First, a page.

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Indeed, in A Doll's House women are usually portrayed in a sacrificial role. First, Nora sacrificed herself to save BOTH her father and her husband. Ms. Linde sacrificed herself for her husband and children, and it seems to go on and on.
While Nora played her "lark" and "squirrel" roles in the household and explained to Mrs. Linde her actual role in the recovery of her father and, eventually, her husband in Italy, she was not even understood by Ms. Linde. Even as a woman, Mrs, Linde could not conceptualize Nora's sacrifice.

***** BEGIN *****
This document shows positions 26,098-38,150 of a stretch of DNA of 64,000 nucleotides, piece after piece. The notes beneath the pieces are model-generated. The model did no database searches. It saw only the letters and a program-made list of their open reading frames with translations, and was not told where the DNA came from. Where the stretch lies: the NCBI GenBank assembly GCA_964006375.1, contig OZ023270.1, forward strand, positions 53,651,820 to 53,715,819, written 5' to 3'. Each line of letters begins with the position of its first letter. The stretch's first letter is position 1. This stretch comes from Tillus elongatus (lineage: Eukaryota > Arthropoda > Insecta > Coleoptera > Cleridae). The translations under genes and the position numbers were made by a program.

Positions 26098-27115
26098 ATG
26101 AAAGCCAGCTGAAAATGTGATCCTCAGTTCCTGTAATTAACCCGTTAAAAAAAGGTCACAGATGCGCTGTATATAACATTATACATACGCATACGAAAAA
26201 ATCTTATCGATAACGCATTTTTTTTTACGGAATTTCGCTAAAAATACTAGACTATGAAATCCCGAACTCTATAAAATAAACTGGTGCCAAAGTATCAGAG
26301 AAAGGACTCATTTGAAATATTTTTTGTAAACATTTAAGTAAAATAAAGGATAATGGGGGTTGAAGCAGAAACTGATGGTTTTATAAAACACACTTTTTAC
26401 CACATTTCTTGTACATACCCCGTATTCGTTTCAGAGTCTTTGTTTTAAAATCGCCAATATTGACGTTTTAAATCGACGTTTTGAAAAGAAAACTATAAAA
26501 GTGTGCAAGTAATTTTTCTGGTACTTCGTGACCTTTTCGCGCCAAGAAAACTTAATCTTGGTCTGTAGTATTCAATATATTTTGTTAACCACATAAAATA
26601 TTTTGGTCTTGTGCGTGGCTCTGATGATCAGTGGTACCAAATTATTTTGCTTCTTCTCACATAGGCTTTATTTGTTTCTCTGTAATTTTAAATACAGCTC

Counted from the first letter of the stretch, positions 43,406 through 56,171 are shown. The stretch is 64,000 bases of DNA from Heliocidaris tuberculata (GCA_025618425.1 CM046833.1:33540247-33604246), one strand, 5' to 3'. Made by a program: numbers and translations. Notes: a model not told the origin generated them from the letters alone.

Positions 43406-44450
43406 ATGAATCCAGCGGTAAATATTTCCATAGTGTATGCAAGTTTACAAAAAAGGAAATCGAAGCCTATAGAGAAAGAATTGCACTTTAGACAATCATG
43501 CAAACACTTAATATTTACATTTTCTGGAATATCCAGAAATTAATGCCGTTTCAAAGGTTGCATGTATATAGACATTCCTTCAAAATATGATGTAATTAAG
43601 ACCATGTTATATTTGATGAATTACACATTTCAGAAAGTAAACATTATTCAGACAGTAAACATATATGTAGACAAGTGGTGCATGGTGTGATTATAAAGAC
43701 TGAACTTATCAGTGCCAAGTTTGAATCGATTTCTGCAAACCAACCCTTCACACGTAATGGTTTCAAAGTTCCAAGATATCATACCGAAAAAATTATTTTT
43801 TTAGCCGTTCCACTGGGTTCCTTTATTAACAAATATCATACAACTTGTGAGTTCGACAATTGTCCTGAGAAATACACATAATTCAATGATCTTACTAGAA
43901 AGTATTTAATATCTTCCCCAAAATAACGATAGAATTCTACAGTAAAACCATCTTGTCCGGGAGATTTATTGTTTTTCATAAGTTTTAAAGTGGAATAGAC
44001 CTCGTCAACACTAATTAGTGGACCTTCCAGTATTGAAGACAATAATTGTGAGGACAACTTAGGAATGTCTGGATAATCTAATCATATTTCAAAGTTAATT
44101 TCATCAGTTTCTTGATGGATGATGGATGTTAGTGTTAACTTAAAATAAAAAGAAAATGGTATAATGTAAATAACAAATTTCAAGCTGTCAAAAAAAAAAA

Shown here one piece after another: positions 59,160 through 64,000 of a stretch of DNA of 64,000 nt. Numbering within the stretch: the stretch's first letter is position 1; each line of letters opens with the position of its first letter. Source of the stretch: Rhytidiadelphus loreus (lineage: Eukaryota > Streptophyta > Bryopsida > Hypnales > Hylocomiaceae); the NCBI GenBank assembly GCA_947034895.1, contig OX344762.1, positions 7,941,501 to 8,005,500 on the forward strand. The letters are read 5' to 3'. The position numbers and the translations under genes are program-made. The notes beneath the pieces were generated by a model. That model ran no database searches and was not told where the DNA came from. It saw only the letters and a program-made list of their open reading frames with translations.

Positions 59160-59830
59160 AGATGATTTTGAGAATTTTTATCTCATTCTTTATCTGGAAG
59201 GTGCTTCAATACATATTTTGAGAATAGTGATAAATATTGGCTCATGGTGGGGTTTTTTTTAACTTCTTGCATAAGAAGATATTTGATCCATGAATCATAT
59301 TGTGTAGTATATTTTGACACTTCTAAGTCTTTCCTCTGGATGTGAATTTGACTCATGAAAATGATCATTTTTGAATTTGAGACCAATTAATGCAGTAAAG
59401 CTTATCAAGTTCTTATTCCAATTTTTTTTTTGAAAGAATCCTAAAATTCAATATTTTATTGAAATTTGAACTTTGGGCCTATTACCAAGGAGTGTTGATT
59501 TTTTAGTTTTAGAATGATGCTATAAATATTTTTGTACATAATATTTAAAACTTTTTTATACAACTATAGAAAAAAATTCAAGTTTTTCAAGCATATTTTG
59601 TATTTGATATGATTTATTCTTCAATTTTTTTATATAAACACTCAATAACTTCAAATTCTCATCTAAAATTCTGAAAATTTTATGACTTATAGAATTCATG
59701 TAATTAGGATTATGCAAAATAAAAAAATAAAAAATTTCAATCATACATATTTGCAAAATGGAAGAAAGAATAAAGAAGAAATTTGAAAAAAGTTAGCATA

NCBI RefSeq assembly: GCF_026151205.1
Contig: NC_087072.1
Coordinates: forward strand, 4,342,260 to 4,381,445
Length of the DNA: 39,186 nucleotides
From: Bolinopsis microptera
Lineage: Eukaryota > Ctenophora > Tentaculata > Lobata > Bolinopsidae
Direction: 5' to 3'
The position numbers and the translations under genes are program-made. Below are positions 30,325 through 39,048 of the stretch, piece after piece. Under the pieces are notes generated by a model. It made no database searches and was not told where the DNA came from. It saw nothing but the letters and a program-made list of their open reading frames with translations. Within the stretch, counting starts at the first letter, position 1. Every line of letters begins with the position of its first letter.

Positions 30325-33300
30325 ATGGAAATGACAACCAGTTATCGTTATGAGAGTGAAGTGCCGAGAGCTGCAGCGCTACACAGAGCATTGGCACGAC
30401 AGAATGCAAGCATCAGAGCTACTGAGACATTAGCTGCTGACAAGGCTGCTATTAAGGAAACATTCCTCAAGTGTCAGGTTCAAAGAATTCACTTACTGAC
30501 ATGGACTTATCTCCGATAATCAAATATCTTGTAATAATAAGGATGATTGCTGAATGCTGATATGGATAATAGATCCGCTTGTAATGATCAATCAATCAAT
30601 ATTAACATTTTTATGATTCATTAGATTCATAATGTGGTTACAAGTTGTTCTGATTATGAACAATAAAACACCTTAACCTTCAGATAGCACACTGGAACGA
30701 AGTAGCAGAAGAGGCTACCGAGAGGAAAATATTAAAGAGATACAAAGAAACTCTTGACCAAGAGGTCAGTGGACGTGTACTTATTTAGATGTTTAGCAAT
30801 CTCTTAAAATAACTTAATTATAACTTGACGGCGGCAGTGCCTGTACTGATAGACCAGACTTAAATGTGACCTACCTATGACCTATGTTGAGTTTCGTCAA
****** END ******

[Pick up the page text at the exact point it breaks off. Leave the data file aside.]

The idea behind this is that, according to Ibsen, women have expected societal roles. Linde would be a sacrificial lamb, and so will be Nora.
In conclusion: Women in the play ARE second-class citizens who would not never get the benefit of the doubt even when their sacrifices are worth people's admiration.
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